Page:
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Blues - Released July 7, 2008 | Ace Records

Distinctions The Qobuz Ideal Discography
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Blues - Released January 1, 1966 | Geffen*

Distinctions The Qobuz Ideal Discography
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Blues - Released January 1, 2007 | Original Blues Classics

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Blues - Released January 1, 1995 | Original Blues Classics

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Blues - Released January 1, 1989 | Craft Recordings

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Blues - Released January 1, 2013 | Geffen*

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Given Hooker's unpredictable timing and piss-poor track record recording with bands, this 1965 one-off session for the jazz label Impulse! would be a recipe for disaster. But with Panama Francis on drums, Milt Hinton on bass, and Barry Galbraith on second guitar, the result is some of the best John Lee Hooker material with a band that you're likely to come across. The other musicians stay in the pocket, never overplaying or trying to get Hooker to make chord changes he has no intention of making. This record should be played for every artist who records with Hooker nowadays, as it's a textbook example of how exactly to back the old master. The most surreal moment occurs when William Wells blows some totally cool trombone on Hooker's version of Berry Gordy's "Money." If you run across this one in a pile of 500 other John Lee Hooker CDs, grab it; it's one of the good ones. © Cub Koda /TiVo
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Rock - Released January 1, 2007 | Original Blues Classics

With new John Lee Hooker songs, new versions of old Hooker songs, four duets with and a new song by Van Morrison, Don't Look Back continues the venerable bluesman's string of excellent albums in his '90s renaissance. Produced by Morrison, it also celebrates the 25th anniversary of their first recording together, as Morrison guested on Hooker's seminal Never Get Out of These Blues Alive in 1972. Don't Look Back hits the ground running with a rowdy, thumpin' remake of "Dimples" with Los Lobos; "Spellbound" pounds out more of Hooker's stylistic trademark -- throbbing, raw, hard-driving boogie. The Morrison tracks include the ruminative title cut and his haunting "The Healing Game." Hooker also gives Hendrix's classic blues "Red House" his own rough-hewn, distinctive treatment. © Chris Slawecki /TiVo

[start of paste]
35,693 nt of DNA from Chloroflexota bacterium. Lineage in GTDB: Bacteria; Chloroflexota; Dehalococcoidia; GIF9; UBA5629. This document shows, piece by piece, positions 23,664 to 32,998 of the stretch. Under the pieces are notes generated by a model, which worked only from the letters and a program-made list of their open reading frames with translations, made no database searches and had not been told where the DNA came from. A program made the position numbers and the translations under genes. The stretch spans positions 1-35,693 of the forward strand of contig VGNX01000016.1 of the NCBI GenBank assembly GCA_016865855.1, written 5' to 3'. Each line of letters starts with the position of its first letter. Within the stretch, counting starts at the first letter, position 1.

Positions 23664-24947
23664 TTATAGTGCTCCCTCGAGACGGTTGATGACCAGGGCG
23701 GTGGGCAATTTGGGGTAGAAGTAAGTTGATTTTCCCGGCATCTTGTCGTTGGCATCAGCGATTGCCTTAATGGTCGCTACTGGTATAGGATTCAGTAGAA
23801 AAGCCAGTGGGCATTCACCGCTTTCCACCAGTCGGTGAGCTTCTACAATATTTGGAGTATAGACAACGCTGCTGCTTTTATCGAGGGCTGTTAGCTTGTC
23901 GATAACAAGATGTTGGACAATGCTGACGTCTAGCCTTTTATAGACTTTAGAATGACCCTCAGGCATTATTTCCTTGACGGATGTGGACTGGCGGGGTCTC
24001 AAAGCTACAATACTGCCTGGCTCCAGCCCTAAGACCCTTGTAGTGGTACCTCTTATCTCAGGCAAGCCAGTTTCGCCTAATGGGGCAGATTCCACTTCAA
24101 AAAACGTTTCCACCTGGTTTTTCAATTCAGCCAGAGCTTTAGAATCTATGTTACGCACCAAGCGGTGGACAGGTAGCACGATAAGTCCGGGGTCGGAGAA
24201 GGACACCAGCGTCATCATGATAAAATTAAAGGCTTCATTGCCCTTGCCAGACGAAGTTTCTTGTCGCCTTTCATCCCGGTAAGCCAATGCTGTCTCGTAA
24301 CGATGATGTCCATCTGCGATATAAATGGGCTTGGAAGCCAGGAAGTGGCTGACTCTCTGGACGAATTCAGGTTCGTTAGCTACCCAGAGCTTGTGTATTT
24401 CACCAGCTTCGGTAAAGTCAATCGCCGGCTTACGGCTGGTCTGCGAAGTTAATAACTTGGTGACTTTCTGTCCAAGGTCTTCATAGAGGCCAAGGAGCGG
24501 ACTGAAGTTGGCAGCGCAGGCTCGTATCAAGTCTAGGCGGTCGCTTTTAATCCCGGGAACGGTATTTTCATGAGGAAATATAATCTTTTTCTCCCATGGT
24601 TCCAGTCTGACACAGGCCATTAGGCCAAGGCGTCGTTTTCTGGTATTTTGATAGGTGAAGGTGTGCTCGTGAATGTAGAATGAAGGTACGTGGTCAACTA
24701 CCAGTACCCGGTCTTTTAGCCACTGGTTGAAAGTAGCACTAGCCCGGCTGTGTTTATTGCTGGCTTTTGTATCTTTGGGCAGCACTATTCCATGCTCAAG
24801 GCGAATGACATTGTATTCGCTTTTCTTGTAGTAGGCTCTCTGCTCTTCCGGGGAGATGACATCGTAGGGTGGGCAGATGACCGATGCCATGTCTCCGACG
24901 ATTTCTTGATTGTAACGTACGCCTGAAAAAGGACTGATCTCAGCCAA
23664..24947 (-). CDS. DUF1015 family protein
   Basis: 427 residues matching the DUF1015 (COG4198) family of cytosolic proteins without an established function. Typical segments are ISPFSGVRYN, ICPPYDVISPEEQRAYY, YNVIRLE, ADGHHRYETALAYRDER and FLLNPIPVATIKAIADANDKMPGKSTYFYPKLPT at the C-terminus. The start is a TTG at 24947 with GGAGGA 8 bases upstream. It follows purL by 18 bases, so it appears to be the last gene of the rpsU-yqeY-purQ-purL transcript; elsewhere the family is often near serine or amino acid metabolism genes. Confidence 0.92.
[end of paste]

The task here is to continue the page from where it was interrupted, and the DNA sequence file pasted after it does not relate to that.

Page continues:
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Blues - Released January 1, 1971 | EMI - EMI Records (USA)

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Blues - Released January 1, 2007 | Shout Factory Records

John Lee Hooker's recordings for Virgin/Point Blank may have varied in quality, but never in formula. Once The Healer earned reams of praise and, more importantly, solid sales upon its 1989 release, it was pretty much set in stone that every future Hooker album would be painstakingly constructed and boast a plethora of superstar cameos. The guest stars were designed to bring in a larger audience, who would hopefully be impressed enough to stick around for Hooker's solid stuff, which was usually better than the attention-grabbing, star-studded tracks. Of course, the names are what sold, and Virgin did not overlook that fact, choosing to assemble a collection of highlights titled The Best of Friends in 1998. The title refers to the superstar duets, and while this very well may be the best of those cuts -- well, almost all of the duets are here, including both the sublime ("I Cover the Waterfront," with Van Morrison) and the mediocre -- this stuff still isn't as good as Hooker's solo recordings from this era. Which means this disc is primarily for listeners who like to think they like Hooker, but they really just want to hear Eric Clapton wail away. © Stephen Thomas Erlewine /TiVo
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Blues - Released January 27, 2020 | Nostalgic Melody Music Production

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Blues - Released October 6, 2017 | Craft Recordings

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Blues - Released January 1, 1991 | Specialty Records

John Lee Hooker was still churning out R&B-influenced electric blues with a rhythm section for Vee Jay when he recorded The Country Blues of John Lee Hooker, his first album packaged for the folk/traditional blues market. He plays nothing but acoustic guitar, and seems to have selected a repertoire with old-school country-blues in mind. It's unimpressive only within the context of Hooker's body of work; in comparison with other solo outings, the guitar sounds thin, and the approach restrained. © Richie Unterberger /TiVo
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Blues - Released January 1, 1991 | Fantasy Records

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Blues - Released November 10, 1970 | Tradition Records

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Blues - Released January 1, 1962 | Vee-Jay Records

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Blues - Released January 1, 1998 | Vee-Jay Records